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Publication numberUS6005557 A
Publication typeGrant
Application numberUS 08/659,943
Publication dateDec 21, 1999
Filing dateJun 7, 1996
Priority dateJun 7, 1996
Fee statusPaid
Publication number08659943, 659943, US 6005557 A, US 6005557A, US-A-6005557, US6005557 A, US6005557A
InventorsAnthony Earl Wong
Original AssigneeProxima Corporation
Export CitationBiBTeX, EndNote, RefMan
External Links: USPTO, USPTO Assignment, Espacenet
Image display stabilization apparatus and method
US 6005557 A
Abstract
A display panel image stabilization method and apparatus includes enabling a user to adjust both the pixel clock pulses and the synchronization for the display panel simultaneously by a single control. The synchronization is adjusted in a stepwise manner through a given number of steps for a particular number of clock pulses. The image is observed by the user to determine whether or not the noise stripes are being eliminated. The stepwise adjustment of the synchronization is repeated for another particular number of clock pulses if the noise stripes are not being eliminated. Once all of the stripes have been eliminated from the image, both the synchronization and the pixel clock pulses are properly adjusted to stabilize the image.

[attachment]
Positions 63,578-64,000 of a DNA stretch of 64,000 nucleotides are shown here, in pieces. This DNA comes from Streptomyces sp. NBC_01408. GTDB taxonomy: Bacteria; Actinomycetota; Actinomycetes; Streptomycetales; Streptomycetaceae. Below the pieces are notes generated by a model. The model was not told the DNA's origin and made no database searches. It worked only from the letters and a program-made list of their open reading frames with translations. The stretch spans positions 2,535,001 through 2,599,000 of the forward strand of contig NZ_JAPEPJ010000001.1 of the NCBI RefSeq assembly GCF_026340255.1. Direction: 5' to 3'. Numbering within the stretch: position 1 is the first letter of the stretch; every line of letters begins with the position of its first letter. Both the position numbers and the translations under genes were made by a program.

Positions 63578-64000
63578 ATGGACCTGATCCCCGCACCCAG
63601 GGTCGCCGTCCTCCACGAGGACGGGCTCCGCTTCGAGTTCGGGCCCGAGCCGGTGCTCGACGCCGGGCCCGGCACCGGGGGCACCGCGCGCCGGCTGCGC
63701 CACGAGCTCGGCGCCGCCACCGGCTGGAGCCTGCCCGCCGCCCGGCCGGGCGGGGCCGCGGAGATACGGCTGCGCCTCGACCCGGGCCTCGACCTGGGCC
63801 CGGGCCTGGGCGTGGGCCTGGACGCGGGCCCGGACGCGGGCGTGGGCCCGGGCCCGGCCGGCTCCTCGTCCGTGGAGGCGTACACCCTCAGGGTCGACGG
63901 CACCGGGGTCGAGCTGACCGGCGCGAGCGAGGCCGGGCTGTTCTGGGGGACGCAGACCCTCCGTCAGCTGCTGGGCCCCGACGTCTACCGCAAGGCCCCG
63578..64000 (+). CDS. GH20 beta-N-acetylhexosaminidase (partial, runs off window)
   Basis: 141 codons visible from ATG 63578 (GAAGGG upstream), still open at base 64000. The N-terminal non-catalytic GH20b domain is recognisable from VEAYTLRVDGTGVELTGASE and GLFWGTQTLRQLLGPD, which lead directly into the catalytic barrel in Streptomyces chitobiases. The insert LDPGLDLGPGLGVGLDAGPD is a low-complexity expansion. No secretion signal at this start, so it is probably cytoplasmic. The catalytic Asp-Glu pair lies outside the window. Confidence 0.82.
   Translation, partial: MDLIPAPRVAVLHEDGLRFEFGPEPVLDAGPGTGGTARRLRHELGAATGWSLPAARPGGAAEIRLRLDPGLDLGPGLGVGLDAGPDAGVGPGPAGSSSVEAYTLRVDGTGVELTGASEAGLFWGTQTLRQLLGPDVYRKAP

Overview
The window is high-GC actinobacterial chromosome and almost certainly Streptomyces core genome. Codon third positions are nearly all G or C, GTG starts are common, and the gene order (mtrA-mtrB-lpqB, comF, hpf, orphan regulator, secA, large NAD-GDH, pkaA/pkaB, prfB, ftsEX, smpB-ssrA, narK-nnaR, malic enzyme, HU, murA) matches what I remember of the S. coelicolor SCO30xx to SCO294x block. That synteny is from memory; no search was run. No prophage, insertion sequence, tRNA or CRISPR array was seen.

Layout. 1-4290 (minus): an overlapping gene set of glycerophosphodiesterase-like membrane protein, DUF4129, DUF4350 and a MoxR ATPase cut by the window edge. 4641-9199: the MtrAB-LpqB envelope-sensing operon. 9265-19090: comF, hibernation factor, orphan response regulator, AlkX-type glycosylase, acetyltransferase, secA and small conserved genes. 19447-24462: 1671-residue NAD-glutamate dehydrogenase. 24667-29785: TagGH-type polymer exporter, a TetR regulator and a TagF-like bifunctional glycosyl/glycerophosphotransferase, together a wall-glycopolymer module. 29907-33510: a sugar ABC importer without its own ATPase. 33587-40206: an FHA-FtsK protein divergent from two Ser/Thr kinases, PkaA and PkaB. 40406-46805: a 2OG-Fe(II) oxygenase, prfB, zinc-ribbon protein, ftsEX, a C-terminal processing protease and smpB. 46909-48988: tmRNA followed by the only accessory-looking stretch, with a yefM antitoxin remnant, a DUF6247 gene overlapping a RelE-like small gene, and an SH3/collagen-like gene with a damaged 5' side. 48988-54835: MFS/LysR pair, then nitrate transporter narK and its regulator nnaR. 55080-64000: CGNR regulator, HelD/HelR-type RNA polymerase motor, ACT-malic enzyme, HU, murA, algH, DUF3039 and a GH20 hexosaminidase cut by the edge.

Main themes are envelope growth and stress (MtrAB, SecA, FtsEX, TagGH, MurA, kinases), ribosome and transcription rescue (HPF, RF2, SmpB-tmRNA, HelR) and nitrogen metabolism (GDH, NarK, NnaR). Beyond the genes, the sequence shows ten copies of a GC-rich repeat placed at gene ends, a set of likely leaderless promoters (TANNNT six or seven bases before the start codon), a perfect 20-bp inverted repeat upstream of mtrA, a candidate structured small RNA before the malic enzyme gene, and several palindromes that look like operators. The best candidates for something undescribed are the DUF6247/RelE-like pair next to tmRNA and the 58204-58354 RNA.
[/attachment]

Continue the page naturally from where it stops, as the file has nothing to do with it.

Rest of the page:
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Claims(16)
What is claimed is:
1. A method for stabilizing a display panel image corresponding to an image information signal having an associated phase and frequency, comprising:
generating a dot clock signal having an associated phase and frequency to facilitate the display of the image information signal as the image;